Felixx Shepherd: Yes, I think I like this place most. A whispering tree is one of the most beautiful sounds in nature. I use a radio sound data base … 😉

Felixx Shepherd: Did you already use my new rocket tour? To Mars?

Pooky Amsterdam: I really enjoyed it.

Felixx Shepherd: And the trip to the station near the sun?

Pooky Amsterdam: No I didn’t do that yet. I have now 3 last questions, your hero today- someone you find heroic in the present day, what is a perfect day for you? & what would life have been like without Secondlife.

Felixx Shepherd: Three difficult questions 🙂

Pooky Amsterdam: Not so much so!

Felixx Shepherd: I will try

Pooky Amsterdam: Thank you

Felixx Shepherd: Maybe a strange answer…: some days ago I was in the underground train. A bit away from me there was a woman, elegant about 50. The door opened and a homeless came in and he started talking to that woman. He was ugly but somehow not unfriendly. She began talking to him, very friendly and polite with nothing that gave him the feeling he was someone of less worth. She made this man very happy I think

Pooky Amsterdam: I understand Felixx- her talking to him equally brought all of us up a little bit, the greater humanity she showed spoke well of all of us.

Felixx Shepherd: That’s it. For me there is something very important and that takes us back to SecondLife. To react to people without prejudice, the same respect to all people and in SecondLife you even are not able to have prejudices.

Pooky Amsterdam: I also think prejudice says more about the person who is prejudiced

than the object of their scorn.

Felixx Shepherd: Human beings are somehow only the avatars of their souls, I do not mean that religious.

Pooky Amsterdam: I actually saw that so clearly one night, this man transformed into like 20 avs, all beasts etc & I thought well the skin, the ava is just a soul wrapper isn’t it

Felixx Shepherd: 🙂 I like that, anybody can be freed from the chains of his Real life, sex, appearance colour…. and that is great but on the other hand also a source of danger.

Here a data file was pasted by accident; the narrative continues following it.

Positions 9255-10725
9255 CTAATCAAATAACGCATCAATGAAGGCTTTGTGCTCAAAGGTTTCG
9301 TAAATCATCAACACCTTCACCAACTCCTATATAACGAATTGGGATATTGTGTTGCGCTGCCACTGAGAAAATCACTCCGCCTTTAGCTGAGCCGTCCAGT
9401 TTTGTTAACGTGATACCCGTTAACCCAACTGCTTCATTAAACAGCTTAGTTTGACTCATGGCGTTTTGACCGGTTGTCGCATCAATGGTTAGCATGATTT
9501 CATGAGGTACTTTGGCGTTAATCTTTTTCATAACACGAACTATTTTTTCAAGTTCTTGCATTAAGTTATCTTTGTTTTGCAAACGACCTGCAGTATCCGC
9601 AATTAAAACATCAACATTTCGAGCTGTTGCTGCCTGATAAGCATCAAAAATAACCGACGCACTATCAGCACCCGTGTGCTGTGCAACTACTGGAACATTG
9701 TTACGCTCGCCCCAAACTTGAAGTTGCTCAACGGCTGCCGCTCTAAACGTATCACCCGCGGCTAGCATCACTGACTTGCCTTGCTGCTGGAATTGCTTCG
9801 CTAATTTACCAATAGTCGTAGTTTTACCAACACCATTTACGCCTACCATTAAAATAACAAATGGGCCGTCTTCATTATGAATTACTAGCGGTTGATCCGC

Pooky Amsterdam: mmmmmmmmmmm what do you mean?

Felixx Shepherd: Since some become addicted to that to escape from their Real life.

Pooky Amsterdam: This is indeed a selected life & that begs a great question of course, if your life on SecondLife is somehow more satisfying than your real life, do you- leave SecondLife & try to make your Real life better or do you enjoy & maximize your life here?

Felixx Shepherd: In my case it is a bit different I think

Pooky Amsterdam: Tell me how Felixx

Felixx Shepherd: I’m very much myself here, I feel Real life here, not someone else. I even tried to make my avatar look very much as I do. But I do not say that this is the right way.

Pooky Amsterdam: Does it mean SecondLife has fewer emotional pitfalls then? Possibly?

Felixx Shepherd: Yes I think so.

Pooky Amsterdam: Fewer conflicts, very interesting that point.

Felixx Shepherd: It seems to depend on the character, for some it could be great to be a fantasy person here.

Pooky Amsterdam: Yes I think so too, if someone really feels at home in their skin- even the skin of a dragon or wolf or panda.

Felixx Shepherd: I think I could be a furry too since this is then something totally different.

Pooky Amsterdam: What furry would you be? An experiment maybe? Haha okay what animal?

Felixx Shepherd: I think a tomcat, I like the feline way of being.

Pooky Amsterdam: I would be a kitten *waves tiny paw* *chases imaginary mouse* *gets stuck in tree*

Felixx Shepherd: Hehe yes and being so happy to lie in the sun

Pooky Amsterdam: I am very happy person, I love being alive and now for the last 2 questions

Felixx Shepherd: I sometimes would like to be happier, I’m sometimes melancholic